There’s little question: The exchange-traded fund industry is booming. At the end of November 2009, U.S. ETF assets hit a new all-time high, of $752 billion, and inflows into ETFs were set to top $100 billion for the year. Based on prevailing expense ratios alone, the industry was earning $2.62 billion in annual fees.
This fast-rising tide, however, hasn’t lifted all boats evenly. Some ETF companies are rising faster and higher than the rest. We decided to run the numbers and see who’s winning, who’s losing and who’s emerging as new powerhouses in the industry.
The Market Leaders
The ETF industry is decidedly top-heavy. There are six ETF providers with more than $10 billion in assets under management, and together, these firms hold an astonishing 94 percent of all industry assets.
$360 billion AUM
$1.32 billion in estimated fees
Largest ETF: iShares MSCI Emerging Markets ETF (NYSE Arca: EEM), $37.3 billion
At the top of the pile—by a long shot—is BlackRock. BlackRock’s iShares brand holds 48 percent ($361 billion) of all ETF assets and earns more than half of the industry’s total revenues (about $1.32 billion). BlackRock offers the most ETFs of any company (188); had the highest inflows in 2009 through November ($35 billion); and is the brand most closely associated with the term “ETF.”
If BlackRock has a weakness, it’s fees. A number of low-cost competitors such as Vanguard and ETF Securities have been gaining traction recently by offering investors similar products to dominant iShares brands at substantially reduced costs. We’ve seen funds like the iShares MSCI Emerging Markets ETF (NYSE Arca: EEM) and the iShares Silver Trust (NYSE Arca: SLV) lose market share to lower-cost competitors.
By no means does this suggest that BlackRock is in trouble, or that its market dominance is truly threatened. But the fee wars will most likely only intensify in the coming months and years, and BlackRock’s eventual response could resonate throughout the industry.
State Street Global Advisors
$182 billion in AUM
$419 million in estimated fees
Largest ETF: S&P 500 SPDRs (NYSE Arca: SPY), $72.2 billion
State Street Global Advisors launched the first and now largest ETF in the United States, the S&P 500 SPDRs (NYSE Arca: SPY), and continues to be a major player. The firm holds a solid grip on the No. 2 slot in the industry both for assets ($182 billion) and revenues (about $419 million, or 16 percent of the industry total).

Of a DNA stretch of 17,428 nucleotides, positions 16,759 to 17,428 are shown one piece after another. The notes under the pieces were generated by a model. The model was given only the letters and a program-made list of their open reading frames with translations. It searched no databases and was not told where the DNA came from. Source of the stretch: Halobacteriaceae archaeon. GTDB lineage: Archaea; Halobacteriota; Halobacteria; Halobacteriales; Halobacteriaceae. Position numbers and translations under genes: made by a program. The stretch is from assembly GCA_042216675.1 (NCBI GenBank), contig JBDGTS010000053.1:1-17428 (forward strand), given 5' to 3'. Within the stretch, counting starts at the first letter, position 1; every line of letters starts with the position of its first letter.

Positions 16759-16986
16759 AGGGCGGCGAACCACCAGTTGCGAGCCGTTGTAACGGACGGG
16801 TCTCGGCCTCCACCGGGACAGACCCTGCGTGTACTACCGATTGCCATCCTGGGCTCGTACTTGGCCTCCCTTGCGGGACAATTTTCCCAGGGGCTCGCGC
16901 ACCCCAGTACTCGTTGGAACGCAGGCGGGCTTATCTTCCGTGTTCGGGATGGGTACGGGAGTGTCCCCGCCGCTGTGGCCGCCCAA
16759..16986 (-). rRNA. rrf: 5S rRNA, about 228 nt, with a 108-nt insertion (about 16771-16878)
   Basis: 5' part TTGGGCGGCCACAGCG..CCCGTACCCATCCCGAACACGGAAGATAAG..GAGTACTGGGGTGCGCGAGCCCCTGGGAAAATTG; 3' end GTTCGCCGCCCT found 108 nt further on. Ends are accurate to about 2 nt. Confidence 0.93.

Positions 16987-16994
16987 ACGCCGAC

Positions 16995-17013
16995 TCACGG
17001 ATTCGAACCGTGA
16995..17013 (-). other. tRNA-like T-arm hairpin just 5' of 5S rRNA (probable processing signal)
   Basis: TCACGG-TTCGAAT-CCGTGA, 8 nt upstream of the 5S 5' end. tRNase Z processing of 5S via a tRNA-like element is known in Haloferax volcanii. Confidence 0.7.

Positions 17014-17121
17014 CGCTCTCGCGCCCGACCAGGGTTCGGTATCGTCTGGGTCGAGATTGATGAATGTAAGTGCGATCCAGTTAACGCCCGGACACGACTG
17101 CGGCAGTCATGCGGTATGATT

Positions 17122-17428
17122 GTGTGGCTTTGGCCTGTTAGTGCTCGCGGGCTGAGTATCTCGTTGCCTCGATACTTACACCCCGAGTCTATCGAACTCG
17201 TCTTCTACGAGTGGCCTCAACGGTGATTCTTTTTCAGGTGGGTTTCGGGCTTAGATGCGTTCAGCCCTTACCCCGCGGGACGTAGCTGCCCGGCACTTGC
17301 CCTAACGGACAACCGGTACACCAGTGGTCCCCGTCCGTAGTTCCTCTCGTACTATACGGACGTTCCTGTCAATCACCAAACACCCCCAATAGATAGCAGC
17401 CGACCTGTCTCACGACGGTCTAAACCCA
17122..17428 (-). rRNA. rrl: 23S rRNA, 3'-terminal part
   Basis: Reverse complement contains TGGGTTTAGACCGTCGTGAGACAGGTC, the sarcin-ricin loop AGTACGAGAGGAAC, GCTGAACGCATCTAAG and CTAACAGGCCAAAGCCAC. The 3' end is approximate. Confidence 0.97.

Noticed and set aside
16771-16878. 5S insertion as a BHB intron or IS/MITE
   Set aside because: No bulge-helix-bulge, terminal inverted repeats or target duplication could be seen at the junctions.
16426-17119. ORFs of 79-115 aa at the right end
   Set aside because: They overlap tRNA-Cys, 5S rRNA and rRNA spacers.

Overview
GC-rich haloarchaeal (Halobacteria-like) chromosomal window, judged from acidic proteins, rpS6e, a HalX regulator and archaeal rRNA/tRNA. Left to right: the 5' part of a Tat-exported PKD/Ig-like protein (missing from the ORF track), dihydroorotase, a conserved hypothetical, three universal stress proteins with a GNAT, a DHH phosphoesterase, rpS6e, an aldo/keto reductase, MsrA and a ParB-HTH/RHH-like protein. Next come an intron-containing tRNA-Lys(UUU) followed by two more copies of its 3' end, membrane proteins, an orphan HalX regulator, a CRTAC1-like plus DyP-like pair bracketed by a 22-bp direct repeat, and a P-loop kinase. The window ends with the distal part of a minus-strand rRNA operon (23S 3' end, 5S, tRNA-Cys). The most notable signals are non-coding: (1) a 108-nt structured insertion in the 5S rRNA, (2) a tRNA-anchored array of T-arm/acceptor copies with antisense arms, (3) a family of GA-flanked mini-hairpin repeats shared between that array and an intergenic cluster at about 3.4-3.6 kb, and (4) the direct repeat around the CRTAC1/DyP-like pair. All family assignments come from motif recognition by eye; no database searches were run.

State Street’s ETF lineup is a bit top-heavy, with $115 billion of its $174 billion held in just two funds, the aforementioned SPY and the wildly popular SPDR Gold Shares (NYSE Arca: GLD).
But SSgA’s lineup isn’t one-dimensional. The company has a strong family of associated sector ETFs (the Select Sector SPDR ETFs), and has been a leader in new areas of the market, like international fixed income. If it can continue to grow assets outside of its big two funds, its position near the top of the industry will be secure.
$87 billion in AUM
$134 million in estimated fees
Largest ETF: Vanguard Emerging Markets ETF (NYSE Arca: VWO), $17.8 billion
Vanguard has become the fastest-growing ETF provider in the world, and its presence is significantly changing the ETF landscape. The company’s firm focus on low costs and solid core products has resonated with investors. Company assets have more than doubled over the past year, from $40 billion to $87 billion, and the firm led all issuers for net inflows in the month of November, with more than $5 billion in net inflows.
Vanguard offers just 46 ETFs, focusing on core areas of the market and not dipping far into “satellite” funds. The firm has achieved incredibly steady inflows: Whether the market is up, down or sideways, Vanguard seems to show month after month of net growth. Look for Vanguard to continue gaining market share in 2010 and beyond. If recent trends persist, Vanguard will challenge SSgA for the No. 2 ranking in the industry within five years.